Laureate Education (Producer). (2014c). Elliot Soloway: Resilience and risk taking in educational technology [Audio file]. Baltimore, MD: Author.

Laureate Education (Producer). (2014a). Elliot Soloway: Emerging vs. emerged technologies [Audio file]. Baltimore, MD: Author.

Retrieved from http://gettingsmart.com/2012/06/blended-learning-can-improve-working-conditions-teaching-learning/

Retrieved from https://thejournal.com/articles/2014/10/22/blended-learning-provides-pathway-to-success-for-high-school-students.aspx

Retrieved from http://www.merriam-webster.com/dictionary/emerging

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3 Comments

May 28, 2016 · 12:13 am

3 responses to “Identifying an Emerged Technology

  1. Interesting perspective you take here Orin. What are you responses to those that feel the further we deviate from standard brick and mortar education, the less successful and social students will be? I ask because I am a large proponent of blended and eLearning and feel as though the movement toward that model of learning environment is gaining attraction due to its appeal of flexibility and adaptability (Butean et. al., 2015; Kent, 2015). Some relevant articles based on this topic I have linked below.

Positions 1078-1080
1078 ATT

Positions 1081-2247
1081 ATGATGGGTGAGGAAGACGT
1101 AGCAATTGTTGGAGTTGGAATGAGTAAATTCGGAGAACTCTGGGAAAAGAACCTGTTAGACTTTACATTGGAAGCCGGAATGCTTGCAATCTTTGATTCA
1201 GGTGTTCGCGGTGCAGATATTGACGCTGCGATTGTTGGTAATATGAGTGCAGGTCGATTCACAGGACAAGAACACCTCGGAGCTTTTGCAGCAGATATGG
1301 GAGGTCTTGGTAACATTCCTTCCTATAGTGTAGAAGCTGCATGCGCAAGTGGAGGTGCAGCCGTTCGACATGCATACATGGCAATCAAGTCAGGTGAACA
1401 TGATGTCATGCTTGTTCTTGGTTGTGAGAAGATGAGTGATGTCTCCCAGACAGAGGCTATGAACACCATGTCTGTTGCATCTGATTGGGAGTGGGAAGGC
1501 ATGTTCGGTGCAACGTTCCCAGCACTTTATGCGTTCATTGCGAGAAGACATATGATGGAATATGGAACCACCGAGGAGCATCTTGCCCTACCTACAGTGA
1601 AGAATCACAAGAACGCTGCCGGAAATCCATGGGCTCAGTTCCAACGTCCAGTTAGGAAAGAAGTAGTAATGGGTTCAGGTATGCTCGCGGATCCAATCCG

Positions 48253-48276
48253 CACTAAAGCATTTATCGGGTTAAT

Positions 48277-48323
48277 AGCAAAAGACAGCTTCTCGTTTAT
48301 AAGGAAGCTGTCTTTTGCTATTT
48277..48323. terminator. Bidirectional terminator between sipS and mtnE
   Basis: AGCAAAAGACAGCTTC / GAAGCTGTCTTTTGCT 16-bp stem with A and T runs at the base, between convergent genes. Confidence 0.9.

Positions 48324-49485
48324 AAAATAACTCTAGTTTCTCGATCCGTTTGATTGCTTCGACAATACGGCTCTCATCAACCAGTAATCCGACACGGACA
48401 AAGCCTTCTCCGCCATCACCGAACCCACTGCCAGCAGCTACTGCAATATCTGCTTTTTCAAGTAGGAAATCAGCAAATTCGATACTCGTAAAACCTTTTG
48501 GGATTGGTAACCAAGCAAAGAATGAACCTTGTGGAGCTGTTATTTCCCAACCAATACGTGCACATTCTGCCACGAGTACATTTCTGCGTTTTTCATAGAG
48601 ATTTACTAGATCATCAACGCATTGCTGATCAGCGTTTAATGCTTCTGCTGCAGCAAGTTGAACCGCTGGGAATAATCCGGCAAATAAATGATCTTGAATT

Great post! Thanks

    BUTEAN, A. a., MORAR, A. a., MOLDOVEANU, A. a., & ALEXANDRU, M. (2015). FROM CLASSIC MATH SCHOOL BOOKS TO INTERACTIVE GAMIFIED ELEARNING. Elearning & Software For Education, (1), 146-152. doi:10.12753/2066-026X-15-022
    Kent, M. (2015). Disability and eLearning: Opportunities and Barriers. Disability Studies Quarterly, 35(1), 4.

    • Hello Gina, Thank you for the reply. My response to those who are avid brick and mortar caveats, I feel have a good argument. There are schools in various areas where blended learning is helping meet the students where they are, however, these students are taking advantage of the situation and skipping school, changing grades, etc… Now the argument can be, is that an affect of blended learning or just the character of these particular students (Bloom, 2016)? Regardless of the blame, the reason I believe blended learning is the new platform for education is because you get the best of both worlds. I believe there are gems in the standard brick and mortar foundation that can’t be met in an effective way as e-learning. Schools should help groom students in two areas, academic and social. With brick and mortar, the social component is met by the different experiences students encounter which continues to challenge the human aspect of growth (Davis, 2016).